True Stories: Sarah Jurd – Speech pathology is my dream job

Sarah JurdI have worked in the disability sector for around 13 years as a Respite Carer, Teacher’s Aide, Community Access Support Worker and Residential Worker. I think it was in my time as a Teacher’s Aide that I realised the level of support required for a child with a disability to access a school curriculum, is far outweighed by the actual amount of support that is out there.

I worked 1-to-1 with a child for 4 years, supporting her in the school I worked at. I found that the teachers were always supportive and willing to do what they could to help her, however they were often left at a loss as to where to go with her education, and how they could help her. The training the teachers get doesn’t always cover all the specific needs that each child might have. I felt frustrated, because quite often I also had no idea of what I could do to help the child I was working with.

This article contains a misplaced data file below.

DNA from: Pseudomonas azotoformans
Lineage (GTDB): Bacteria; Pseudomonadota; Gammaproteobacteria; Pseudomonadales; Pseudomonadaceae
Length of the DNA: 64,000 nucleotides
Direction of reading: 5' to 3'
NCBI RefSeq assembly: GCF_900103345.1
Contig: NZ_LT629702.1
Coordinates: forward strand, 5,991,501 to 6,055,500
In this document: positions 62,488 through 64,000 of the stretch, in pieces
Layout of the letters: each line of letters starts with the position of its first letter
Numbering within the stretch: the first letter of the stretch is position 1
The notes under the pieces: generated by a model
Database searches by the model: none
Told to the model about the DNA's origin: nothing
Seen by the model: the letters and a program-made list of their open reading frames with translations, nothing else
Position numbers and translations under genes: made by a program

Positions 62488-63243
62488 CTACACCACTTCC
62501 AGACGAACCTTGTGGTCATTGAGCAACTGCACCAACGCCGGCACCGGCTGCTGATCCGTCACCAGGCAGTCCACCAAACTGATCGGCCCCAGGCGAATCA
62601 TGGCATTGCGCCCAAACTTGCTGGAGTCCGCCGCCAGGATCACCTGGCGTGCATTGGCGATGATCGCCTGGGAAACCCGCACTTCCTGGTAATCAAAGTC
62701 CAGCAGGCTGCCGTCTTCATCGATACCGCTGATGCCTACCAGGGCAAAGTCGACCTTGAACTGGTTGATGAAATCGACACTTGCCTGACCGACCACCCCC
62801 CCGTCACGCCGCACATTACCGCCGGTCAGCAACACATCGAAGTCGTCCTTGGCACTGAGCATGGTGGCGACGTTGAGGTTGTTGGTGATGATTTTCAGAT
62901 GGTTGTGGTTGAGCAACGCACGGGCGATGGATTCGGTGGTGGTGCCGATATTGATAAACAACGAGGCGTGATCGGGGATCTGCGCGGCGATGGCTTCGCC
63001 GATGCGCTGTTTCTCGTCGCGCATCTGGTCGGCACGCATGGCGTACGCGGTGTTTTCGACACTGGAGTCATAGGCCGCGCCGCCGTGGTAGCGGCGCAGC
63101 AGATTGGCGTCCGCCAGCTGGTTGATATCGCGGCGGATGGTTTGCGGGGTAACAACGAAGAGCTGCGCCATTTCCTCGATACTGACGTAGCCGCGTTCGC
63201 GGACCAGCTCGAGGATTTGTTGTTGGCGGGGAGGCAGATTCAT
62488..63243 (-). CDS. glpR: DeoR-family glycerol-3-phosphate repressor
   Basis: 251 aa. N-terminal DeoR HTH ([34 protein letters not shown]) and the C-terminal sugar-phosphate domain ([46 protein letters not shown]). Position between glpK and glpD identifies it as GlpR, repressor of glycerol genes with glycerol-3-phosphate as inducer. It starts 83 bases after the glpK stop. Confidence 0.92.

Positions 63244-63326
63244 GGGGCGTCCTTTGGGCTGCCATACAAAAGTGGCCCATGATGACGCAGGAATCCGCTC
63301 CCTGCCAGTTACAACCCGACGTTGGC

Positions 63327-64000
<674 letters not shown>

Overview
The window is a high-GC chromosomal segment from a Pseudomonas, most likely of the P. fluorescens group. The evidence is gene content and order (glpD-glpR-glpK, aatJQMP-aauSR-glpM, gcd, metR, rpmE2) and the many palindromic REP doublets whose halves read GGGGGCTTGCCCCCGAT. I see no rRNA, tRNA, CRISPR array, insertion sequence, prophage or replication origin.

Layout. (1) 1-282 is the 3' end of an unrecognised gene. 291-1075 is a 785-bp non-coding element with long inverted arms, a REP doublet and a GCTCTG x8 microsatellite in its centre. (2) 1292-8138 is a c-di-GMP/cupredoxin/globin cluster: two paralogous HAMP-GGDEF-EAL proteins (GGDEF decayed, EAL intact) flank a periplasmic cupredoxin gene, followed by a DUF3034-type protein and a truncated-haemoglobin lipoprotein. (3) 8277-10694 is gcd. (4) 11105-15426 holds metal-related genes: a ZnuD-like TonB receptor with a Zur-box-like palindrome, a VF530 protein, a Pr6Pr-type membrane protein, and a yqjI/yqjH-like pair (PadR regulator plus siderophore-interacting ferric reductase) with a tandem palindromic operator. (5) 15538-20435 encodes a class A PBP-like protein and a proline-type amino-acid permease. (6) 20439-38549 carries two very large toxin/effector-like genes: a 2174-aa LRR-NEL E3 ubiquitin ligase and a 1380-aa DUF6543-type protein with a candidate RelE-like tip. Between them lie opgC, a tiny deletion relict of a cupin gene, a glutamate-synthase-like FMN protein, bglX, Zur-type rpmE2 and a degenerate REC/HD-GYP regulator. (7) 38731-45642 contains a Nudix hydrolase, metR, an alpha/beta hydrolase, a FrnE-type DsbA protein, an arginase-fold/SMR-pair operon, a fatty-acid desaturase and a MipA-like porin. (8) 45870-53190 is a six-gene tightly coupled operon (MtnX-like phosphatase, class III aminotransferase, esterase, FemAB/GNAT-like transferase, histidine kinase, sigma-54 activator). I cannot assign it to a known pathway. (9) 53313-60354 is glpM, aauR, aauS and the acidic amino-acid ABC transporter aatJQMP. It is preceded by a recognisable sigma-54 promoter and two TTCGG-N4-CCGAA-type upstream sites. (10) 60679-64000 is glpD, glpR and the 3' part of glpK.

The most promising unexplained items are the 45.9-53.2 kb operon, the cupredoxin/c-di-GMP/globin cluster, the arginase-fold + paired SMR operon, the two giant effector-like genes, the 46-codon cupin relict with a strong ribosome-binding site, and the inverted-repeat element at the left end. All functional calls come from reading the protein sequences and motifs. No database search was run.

So I looked around at what I could be doing and decided to study speech pathology. I had worked with a couple of Speech Pathologists over the years and enjoyed working with them, and so that’s where I ended up.

Working back in the disability sector was always my goal, however I did think I would have to work my way into it and work in other areas first. I was just lucky that my dream job came up just as I was graduating. In my job I am able to support children with a disability, and hopefully along the way provide support and strategies to their parents and teachers.

On a more personal note, I have worked with a family for about 12 years and have supported them and their children who have a disability. I started as their Respite Carer and continue with that today. The family is as much a part of my life now as my own family is, and spending time with the children over the years has been great fun. It has been hard work at times, but I can’t imagine not having these kids to hang out with and support.

Sarah Jurd

Speech Pathologist

Cerebral Palsy Alliance (previously known as The Spastic Centre)

 

 

 

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